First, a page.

Although several studies on silvopastoralism as an approach to sustainability exist [22,23,24], these systems have not been successfully adopted in Yucatan. Furthermore, there are no data on the features of these systems in the economic, social and environmental dimension, which are paramount to understanding and successfully implementing them. Therefore, this study contrasted the existing cattle farming systems in Yucatan (NS, IS and MS). To date, this is the first comparative study using a multicriteria sustainability assessment tool, such as SAFA, to evaluate fundamental differences in farming systems and identify the necessary criteria to properly promote cattle farming of low environmental impact in Mexico. We aim to provide valuable and urgent information to generate policies and incentives on sustainable livestock production in Mexico, as well as for improving evaluation tools for a more local and accurate application. Our objective is that the results obtained allow the identification of possible strategies to improve sustainability performance, as well as to evaluate the utility of the SAFA framework in the Mexican tropics. Our hypothesis is that NS and IS will have a better sustainability performance than MS, with emphasis in the environmental dimension, due to the benefits that silvopastoral systems provide to animal welfare, wildlife diversity and soil quality.

2. Materials and Methods

This study was conducted in the state of Yucatan, Mexico (20°24′1.5012″ N, 89°8′5.4852 W). Average annual temperatures in the state range 24–28 °C, with an average maximum temperature of 36 °C and average minimum of 16 °C. The lowest precipitation values in the state are 500 mm, and the highest range from 1200 to 1500 mm [25]. The nine farms evaluated belonged to three municipalities: Tzucacab, Merida and Tizimin, that were chosen according to their type of predominant land use and their native vegetation coverage. Tzucacab was the municipality with the widest coverage of native vegetation; Mérida the one with the biggest urban area and a medium native vegetation coverage; and finally, Tizimin with half of its territory covered with pastureland. More details on municipalities can be found in Pérez-Lombardini [26]. In each municipality, three farms were chosen to represent one of the following production systems:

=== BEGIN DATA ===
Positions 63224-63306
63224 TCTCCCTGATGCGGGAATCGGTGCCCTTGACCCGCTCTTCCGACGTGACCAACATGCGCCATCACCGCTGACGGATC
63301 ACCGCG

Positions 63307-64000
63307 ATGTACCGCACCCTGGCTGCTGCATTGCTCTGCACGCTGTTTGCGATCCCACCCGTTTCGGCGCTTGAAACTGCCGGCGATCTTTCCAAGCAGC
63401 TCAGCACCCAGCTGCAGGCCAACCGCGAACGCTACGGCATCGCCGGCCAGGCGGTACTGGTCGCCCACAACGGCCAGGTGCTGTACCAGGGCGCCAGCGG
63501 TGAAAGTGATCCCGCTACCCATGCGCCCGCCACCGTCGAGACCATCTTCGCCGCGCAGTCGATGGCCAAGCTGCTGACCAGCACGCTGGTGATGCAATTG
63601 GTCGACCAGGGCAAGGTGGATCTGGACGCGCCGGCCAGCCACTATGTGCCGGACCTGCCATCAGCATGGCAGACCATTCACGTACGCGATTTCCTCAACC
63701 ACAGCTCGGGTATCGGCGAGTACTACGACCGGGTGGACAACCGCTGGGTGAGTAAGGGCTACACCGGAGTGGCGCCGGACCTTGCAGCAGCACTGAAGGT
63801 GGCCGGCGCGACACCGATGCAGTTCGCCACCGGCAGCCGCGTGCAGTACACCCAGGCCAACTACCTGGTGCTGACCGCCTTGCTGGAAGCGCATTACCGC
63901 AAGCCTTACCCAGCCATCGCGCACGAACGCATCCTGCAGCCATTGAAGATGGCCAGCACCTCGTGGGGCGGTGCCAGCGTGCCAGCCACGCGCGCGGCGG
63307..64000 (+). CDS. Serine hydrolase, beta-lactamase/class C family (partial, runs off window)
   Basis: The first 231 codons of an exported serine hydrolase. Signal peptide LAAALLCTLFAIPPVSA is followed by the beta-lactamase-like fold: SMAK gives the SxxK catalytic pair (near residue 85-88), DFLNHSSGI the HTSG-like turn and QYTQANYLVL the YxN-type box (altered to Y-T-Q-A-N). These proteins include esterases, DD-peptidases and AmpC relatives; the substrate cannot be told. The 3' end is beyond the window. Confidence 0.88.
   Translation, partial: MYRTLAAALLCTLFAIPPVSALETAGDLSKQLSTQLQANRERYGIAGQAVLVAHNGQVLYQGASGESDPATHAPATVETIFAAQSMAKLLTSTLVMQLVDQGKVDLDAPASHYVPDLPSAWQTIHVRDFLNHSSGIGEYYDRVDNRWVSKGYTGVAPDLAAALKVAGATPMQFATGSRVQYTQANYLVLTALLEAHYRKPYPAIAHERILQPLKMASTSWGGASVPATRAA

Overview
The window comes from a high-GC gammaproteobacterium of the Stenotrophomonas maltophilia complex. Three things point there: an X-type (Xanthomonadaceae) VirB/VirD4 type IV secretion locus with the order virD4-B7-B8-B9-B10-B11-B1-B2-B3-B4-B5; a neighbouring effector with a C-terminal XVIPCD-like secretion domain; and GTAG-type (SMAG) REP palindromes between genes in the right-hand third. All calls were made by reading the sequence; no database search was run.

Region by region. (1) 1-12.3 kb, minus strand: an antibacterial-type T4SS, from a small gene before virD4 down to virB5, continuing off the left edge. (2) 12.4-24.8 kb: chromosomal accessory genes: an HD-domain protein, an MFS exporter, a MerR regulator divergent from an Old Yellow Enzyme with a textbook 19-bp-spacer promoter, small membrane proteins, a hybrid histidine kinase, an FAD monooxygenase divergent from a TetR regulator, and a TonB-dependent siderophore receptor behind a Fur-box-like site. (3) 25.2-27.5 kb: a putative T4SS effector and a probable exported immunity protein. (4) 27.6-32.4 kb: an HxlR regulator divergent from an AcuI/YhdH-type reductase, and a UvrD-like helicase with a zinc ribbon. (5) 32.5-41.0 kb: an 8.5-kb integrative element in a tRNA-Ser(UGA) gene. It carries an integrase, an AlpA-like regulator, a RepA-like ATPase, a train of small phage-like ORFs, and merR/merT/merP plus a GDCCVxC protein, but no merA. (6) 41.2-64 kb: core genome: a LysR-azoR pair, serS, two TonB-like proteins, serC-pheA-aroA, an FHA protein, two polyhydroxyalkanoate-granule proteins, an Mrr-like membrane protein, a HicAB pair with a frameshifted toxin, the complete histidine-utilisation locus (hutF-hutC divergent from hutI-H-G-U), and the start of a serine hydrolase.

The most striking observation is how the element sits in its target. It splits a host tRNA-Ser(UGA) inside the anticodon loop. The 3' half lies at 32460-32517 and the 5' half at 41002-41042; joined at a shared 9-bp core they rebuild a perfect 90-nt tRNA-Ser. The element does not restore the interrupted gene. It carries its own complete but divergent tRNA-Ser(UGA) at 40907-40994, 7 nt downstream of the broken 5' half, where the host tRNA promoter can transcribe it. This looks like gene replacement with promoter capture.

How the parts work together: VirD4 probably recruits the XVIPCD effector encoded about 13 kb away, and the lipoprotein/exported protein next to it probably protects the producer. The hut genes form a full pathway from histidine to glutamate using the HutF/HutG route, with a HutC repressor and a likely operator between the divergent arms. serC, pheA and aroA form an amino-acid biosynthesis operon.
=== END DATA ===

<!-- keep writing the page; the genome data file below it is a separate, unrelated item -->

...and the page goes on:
• Native Silvopastoral (NS) system: pastures with unmanaged native shrubs and trees (Gómez-Cifuentes et al., 2019). The NS farms were: Roble in Tzucacab (NS1); Santa Teresa in Merida (NS2); Xhopel in Tizimin (NS3)
  • Intensive Silvopastoral System (IS): integration of fodder shrubs at high densities (>10,000 plants ha−1), productive pastures and trees (Murgueitio et al., 2011). The IS farms were: Kakalnah in Tzucacab (IS1); Kampepem in Merida (IS2); Golondrinas in Tizimin (IS3)
  • Monoculture System (MS): conventional grazing system based on monoculture of grass (Mancera et al., 2018). The IS farms were: Ramonal in Tzucacab (M1); UADY in Merida (M2); Escalera in Tizimin (M3)
From the farms selected, NS1, IS2 and MS2 were double-purpose cattle systems (production of milk and meat) and the rest were meat production systems. All farms belonged to smallholders working with limited resources in rural areas.

2.1. Description of SAFA Methodological Framework